Chemists On Strike Over Government Favoring Online Sale Of MedicinesHot Buzz

October 14, 2015 13:15

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On Wednesday, more than eight lakh chemists across India are shutting shops to observe a day long nation-wide strike as protest against the move from the government considering allowing medicines sale online in the country.

Despite the intervention from the health minister JP Nadda, chemists refused to call of the strike. The health minister spoke with All India Organisation of Chemists & Druggists’ (AIOCD) President on Tuesday evening.

It was clarified by Nadda that more decision was taken yet to in the favor of e-pharmacies. But, chemists say that the government has failed to assure to retailers that no amendments would be taken for the allowance of online pharmacies under the Drugs & Cosmetics Act, 1940- which regulates sale of medicines in the country.

AIOCD President J S Shinde told TOI that, "There is no question of calling off the strike. The health minister spoke to me today but we have been apprising higher authorities for past few months. So far, there is no assurance from anyone, not even from the minister.”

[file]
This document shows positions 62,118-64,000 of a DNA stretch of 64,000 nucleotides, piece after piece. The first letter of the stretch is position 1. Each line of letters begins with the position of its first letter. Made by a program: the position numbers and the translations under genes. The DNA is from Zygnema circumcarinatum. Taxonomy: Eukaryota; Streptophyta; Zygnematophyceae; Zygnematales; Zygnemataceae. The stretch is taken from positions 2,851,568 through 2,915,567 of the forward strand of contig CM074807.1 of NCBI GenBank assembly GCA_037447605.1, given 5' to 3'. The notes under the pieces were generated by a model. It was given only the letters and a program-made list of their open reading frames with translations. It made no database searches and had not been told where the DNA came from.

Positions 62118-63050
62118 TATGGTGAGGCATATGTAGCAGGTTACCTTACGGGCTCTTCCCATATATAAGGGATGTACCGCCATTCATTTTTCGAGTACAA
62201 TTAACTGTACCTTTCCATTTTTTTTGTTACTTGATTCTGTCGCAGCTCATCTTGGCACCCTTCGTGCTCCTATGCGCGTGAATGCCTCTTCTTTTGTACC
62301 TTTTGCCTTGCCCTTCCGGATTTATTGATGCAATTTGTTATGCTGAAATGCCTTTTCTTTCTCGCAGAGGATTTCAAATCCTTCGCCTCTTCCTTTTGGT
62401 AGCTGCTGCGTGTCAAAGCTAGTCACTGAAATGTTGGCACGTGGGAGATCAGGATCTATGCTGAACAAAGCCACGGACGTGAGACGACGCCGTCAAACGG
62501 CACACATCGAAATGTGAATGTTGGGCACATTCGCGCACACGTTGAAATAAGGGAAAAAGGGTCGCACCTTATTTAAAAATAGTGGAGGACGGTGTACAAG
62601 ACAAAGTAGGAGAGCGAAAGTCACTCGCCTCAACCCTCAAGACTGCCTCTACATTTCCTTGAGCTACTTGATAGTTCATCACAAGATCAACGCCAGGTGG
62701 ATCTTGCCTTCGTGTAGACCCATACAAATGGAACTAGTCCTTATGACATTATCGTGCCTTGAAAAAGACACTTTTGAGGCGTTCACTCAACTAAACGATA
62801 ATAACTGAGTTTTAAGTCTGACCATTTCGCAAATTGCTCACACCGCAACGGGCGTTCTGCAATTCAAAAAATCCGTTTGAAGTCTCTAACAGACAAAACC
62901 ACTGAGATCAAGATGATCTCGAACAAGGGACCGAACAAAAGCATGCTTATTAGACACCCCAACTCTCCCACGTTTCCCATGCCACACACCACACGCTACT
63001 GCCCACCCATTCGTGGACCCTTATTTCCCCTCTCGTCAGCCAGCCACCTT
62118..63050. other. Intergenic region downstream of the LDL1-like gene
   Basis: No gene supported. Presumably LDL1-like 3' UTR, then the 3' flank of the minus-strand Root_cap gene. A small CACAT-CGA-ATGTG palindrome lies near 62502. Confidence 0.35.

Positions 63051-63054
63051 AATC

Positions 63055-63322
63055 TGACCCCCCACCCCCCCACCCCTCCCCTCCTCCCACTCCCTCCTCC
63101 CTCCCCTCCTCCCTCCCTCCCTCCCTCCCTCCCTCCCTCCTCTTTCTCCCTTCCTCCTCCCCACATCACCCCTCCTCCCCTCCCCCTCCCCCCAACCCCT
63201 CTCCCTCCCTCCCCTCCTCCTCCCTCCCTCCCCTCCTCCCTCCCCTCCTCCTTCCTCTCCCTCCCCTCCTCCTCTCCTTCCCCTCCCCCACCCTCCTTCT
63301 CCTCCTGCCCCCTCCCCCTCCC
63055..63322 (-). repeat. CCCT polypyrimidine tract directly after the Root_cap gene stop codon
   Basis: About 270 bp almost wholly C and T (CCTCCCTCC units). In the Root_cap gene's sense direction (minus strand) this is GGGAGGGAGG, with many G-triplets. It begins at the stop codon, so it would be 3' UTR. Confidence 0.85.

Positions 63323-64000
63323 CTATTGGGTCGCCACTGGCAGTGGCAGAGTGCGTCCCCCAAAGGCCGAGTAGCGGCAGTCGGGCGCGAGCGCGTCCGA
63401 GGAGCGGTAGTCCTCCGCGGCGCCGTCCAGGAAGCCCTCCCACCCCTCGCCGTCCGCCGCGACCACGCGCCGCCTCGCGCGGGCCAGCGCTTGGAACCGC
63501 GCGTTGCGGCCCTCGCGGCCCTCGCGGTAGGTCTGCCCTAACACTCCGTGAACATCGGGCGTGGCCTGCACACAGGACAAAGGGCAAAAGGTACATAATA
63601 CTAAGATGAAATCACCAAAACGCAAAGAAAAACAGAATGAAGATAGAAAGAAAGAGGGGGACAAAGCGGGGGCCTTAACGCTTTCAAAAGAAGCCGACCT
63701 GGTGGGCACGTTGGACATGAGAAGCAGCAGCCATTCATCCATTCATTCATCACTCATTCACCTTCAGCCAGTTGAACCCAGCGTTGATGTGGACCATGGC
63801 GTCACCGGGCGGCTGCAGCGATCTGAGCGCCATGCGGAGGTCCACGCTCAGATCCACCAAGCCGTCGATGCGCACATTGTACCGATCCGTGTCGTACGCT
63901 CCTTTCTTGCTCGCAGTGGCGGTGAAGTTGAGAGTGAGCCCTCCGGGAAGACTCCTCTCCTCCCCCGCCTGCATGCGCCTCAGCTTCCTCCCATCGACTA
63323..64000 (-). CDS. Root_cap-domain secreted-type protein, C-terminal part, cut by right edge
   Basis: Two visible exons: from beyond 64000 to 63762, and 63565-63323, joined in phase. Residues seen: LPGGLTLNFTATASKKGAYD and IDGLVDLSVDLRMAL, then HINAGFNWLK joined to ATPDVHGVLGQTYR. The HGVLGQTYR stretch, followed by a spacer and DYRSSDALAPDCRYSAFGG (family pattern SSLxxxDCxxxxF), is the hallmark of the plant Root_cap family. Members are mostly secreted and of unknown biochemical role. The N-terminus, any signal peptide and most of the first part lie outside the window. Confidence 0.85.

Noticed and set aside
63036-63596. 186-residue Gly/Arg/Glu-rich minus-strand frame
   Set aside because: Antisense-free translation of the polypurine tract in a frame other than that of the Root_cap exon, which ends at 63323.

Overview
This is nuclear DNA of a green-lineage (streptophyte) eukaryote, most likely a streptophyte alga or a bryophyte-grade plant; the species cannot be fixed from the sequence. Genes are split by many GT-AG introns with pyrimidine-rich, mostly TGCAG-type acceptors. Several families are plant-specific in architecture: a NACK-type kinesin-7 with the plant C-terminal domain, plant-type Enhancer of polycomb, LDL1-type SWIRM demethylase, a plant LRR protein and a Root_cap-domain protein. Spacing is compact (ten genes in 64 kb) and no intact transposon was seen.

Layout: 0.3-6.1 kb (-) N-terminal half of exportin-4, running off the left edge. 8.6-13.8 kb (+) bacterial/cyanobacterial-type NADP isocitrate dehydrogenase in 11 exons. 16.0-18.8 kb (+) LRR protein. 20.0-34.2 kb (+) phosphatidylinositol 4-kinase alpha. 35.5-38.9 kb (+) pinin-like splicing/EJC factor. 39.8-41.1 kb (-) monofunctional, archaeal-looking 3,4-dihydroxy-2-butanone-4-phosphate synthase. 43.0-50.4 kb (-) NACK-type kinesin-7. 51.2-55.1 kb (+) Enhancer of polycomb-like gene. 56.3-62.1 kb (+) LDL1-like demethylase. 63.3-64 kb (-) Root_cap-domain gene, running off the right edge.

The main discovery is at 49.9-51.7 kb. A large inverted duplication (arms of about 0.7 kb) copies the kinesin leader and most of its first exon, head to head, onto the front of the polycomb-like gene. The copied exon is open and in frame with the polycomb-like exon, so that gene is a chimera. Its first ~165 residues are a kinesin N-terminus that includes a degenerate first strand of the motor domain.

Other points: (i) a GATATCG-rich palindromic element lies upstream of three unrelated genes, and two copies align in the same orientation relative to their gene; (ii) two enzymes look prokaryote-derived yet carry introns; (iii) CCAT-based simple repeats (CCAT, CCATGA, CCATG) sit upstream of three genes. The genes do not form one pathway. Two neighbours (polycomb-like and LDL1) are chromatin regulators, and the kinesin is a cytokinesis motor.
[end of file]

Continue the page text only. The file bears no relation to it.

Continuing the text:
Shinde said that chemists will hold protests at Jantar Mantar in New Delhi and Azad Maidan in Mumbai. Moreover, there would be dharna pradarshan by chemists in all the capitals of the states.

Chemists called the internet pharmacy as violation of Drugs and Cosmetics Act, 1940. The act allows sale of medicines only on prescription by doctor and by licensed chemists. They feel online pharmacies pose threat to their business of physical shops, besides sale of counterfeits, risk of adverse drug reactions, and irrational usage of medicines.

"There is no means to keep a check on such sale," Shinde said.

Earlier, AIOCD submitted a memorandum of demands to authorities, including the Prime Minister's Office, the Drug Controller General of India, and the health ministry.

A sub-committee was set up by the government under the Drugs Consultative Committee. It will look at issues concerning Drugs & Cosmetics Act. The sub-committee has a mandate to check the possibility of on-line sales of the medicines and requirement of particular changes in law to regulate such sales.


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